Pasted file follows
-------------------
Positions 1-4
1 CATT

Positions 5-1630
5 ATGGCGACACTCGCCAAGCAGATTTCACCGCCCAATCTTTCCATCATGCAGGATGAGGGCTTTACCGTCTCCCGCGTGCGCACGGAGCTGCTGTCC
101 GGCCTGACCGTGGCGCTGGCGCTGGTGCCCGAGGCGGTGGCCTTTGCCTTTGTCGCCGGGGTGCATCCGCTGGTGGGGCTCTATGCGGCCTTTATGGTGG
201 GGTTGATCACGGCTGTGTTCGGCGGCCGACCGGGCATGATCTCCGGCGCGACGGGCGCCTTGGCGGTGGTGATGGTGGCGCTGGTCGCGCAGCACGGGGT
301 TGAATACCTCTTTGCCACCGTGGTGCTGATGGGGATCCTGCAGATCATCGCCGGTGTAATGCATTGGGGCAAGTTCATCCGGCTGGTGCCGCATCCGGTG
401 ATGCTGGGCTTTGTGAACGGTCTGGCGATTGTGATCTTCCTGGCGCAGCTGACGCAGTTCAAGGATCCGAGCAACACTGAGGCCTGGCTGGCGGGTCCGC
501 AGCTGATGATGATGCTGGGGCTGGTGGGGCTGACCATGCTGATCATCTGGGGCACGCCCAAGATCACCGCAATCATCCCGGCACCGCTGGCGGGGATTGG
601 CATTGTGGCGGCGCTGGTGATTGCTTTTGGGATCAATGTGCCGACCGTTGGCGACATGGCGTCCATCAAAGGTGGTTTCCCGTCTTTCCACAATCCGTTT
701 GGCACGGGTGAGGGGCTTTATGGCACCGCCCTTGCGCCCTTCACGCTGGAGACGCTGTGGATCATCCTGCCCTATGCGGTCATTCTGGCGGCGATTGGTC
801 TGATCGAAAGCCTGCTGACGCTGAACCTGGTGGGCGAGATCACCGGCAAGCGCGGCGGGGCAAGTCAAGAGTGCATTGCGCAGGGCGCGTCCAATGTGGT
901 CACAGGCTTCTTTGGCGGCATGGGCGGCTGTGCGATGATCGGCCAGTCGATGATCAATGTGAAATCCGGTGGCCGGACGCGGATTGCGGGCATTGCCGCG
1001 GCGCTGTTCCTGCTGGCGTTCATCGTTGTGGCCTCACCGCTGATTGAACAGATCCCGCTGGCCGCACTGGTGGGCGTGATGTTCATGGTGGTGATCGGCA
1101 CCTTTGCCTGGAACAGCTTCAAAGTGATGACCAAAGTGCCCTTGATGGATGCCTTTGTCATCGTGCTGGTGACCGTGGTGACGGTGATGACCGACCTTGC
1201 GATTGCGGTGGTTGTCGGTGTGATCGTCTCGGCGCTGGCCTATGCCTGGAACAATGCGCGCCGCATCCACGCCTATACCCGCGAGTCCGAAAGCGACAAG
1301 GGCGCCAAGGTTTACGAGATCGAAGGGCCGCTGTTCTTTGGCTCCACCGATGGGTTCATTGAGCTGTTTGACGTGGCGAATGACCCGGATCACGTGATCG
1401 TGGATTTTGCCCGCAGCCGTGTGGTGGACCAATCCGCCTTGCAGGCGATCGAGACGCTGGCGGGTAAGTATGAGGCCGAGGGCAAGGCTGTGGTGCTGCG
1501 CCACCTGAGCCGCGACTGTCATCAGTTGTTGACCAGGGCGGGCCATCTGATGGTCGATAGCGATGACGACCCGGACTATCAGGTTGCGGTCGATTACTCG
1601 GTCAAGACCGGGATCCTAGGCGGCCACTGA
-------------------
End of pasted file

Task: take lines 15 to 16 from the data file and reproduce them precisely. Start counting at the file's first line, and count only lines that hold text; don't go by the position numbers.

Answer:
1101 CCTTTGCCTGGAACAGCTTCAAAGTGATGACCAAAGTGCCCTTGATGGATGCCTTTGTCATCGTGCTGGTGACCGTGGTGACGGTGATGACCGACCTTGC
1201 GATTGCGGTGGTTGTCGGTGTGATCGTCTCGGCGCTGGCCTATGCCTGGAACAATGCGCGCCGCATCCACGCCTATACCCGCGAGTCCGAAAGCGACAAG